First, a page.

An alternative to new consoles
The PlayStation 4 is coming soon, and a lot of people are talking about "next-gen" games and what the future holds for gaming. Well, if buying another console isn't something you want to think about, maybe this would be a good time to look at building a gaming PC. I've put together an idea for a system that will let you stay ahead graphically and be ready for this year's biggest releases.
This rig will be around $600 to build, and it meets the recommended system requirements for current games like Max Payne 3, Battlefield 3, and even Crysis 3. It should also work great for upcoming games such as Watch Dogs and Grand Theft Auto V, based on rumored system requirements.
First, let's pick out a processor. The AMD FX-8120 is a nice eight-core CPU running at 3.1 GHz that costs around $130. To go along with it, I picked an ASUS M5A78L-M LX ($59.99) as the motherboard, because it's cheap and it will easily support what we need it to do. We'll pair this up with an Antec 550 watt power supply ($64.99) and you can easily find a case, fans, and a 500 GB hard drive for around $150.
This mother board can handle up to 8 GB of DDR3, so let's we'll go ahead and fill that up with a couple of 4 GB sticks from Crucial. For graphics, we'll use an overclocked Nvidia GTX 660. It has 2 GB of dedicated GDDR5 memory, so it will be able to handle high-quality textures with ease.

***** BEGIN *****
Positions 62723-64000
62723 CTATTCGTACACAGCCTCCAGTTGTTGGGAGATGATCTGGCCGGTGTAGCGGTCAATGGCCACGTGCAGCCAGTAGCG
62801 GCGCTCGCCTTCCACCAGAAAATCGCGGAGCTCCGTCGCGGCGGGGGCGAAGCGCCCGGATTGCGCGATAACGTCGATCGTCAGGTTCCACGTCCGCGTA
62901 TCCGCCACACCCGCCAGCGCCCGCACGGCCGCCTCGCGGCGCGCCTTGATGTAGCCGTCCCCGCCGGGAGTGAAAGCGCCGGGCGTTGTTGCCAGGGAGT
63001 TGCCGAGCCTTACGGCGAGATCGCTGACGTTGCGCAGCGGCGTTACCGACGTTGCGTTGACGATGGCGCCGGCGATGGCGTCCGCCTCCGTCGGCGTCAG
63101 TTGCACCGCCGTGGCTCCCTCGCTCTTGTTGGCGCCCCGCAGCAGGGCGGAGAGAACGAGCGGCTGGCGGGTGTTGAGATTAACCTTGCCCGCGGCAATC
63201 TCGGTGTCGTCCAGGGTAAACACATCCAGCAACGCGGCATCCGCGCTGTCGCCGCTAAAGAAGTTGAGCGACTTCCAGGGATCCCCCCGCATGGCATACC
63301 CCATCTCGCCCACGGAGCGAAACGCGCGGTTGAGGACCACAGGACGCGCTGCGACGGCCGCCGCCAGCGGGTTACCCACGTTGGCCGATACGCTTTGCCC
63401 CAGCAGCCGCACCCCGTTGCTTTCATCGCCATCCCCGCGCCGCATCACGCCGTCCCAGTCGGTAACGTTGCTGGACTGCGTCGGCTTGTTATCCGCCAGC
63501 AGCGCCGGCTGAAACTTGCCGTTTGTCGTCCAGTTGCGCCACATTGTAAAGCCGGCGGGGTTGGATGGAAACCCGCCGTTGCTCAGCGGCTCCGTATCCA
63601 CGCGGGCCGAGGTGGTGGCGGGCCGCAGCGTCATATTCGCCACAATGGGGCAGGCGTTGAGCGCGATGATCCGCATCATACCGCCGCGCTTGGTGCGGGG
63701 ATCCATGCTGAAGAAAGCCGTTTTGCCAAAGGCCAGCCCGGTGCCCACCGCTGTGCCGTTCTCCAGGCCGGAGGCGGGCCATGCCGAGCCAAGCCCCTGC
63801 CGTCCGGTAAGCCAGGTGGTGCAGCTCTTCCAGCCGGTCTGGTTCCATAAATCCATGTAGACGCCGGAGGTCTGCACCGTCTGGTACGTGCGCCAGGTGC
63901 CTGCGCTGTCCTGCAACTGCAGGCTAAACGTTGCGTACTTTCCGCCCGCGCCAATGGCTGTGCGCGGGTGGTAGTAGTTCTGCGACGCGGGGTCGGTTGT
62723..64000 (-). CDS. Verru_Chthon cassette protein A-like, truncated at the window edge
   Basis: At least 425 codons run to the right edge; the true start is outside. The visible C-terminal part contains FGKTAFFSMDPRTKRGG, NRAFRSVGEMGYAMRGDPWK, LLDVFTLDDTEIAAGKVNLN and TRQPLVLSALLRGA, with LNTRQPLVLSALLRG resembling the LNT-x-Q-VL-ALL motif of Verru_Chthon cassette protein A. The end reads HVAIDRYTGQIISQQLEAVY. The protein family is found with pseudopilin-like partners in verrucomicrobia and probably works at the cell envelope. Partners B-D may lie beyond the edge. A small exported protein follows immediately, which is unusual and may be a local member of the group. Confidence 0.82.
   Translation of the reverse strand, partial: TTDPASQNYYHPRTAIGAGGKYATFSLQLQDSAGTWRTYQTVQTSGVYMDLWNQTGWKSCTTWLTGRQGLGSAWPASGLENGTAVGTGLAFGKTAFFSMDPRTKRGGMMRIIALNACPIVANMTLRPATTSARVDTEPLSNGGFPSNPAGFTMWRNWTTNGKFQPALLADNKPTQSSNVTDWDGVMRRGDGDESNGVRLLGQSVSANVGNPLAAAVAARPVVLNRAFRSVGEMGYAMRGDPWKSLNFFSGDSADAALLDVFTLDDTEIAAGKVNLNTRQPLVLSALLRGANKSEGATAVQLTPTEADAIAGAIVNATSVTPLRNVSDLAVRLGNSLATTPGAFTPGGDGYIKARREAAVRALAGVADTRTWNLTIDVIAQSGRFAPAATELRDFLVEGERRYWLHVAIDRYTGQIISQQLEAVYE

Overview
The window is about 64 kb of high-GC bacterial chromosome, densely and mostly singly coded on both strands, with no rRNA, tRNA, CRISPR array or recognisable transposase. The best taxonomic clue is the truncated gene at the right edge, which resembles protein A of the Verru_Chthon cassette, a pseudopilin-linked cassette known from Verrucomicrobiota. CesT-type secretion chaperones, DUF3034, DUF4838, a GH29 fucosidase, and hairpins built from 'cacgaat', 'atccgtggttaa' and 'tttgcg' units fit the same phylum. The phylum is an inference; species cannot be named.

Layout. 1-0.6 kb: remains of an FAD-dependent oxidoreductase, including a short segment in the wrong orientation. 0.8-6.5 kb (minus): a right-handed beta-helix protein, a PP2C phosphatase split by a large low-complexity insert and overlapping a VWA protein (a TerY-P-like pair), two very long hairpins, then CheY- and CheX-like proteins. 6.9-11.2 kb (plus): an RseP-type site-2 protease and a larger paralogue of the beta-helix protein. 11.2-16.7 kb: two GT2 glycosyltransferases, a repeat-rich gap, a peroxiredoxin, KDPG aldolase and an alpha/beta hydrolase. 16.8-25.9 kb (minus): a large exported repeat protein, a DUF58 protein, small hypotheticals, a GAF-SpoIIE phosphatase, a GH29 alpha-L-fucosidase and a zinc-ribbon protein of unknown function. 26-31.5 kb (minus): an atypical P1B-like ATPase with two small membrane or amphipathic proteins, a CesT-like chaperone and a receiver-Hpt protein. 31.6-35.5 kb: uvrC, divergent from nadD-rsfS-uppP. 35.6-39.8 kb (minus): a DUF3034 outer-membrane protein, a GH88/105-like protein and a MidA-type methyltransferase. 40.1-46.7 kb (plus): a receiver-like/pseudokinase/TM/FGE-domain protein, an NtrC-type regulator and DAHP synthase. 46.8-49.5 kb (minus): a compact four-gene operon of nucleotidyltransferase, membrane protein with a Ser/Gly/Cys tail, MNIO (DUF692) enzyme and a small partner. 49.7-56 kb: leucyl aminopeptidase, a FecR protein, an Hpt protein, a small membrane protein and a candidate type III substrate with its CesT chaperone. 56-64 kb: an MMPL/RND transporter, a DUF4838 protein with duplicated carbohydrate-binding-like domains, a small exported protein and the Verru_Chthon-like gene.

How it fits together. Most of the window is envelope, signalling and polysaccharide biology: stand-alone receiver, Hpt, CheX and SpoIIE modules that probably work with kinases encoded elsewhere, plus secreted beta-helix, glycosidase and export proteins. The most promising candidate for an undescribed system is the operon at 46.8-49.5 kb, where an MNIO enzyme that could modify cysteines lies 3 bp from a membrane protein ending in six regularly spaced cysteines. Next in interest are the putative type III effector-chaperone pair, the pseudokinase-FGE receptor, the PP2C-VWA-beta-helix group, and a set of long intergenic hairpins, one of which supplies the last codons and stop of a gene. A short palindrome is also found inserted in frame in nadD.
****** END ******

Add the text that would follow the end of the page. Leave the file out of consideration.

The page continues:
All of this put together will cost around $600. It will cost another hundred bucks to add Windows to this system, but with the rising support of Linux from Steam and other PC game companies, you might not need to worry about spending the extra money.
It's not a crazy beast of a system like what Jim's been playing Crysis 3 on, but it is a decent rig. It will be easily able to smoothly run any games coming out this year, and it should be able to run anything designed to work on the PlayStation 4.
So maybe it would be a good time to get into PC gaming instead of buying a new console. With Steam sales, free-to-play games, and other bargains galore, you'll make up the extra cost of the system by saving on games in no time at all. With Steam's Big Picture mode, it can take over your living room as your entertainment platform and can be upgraded easily in the future to keep up with the latest technology.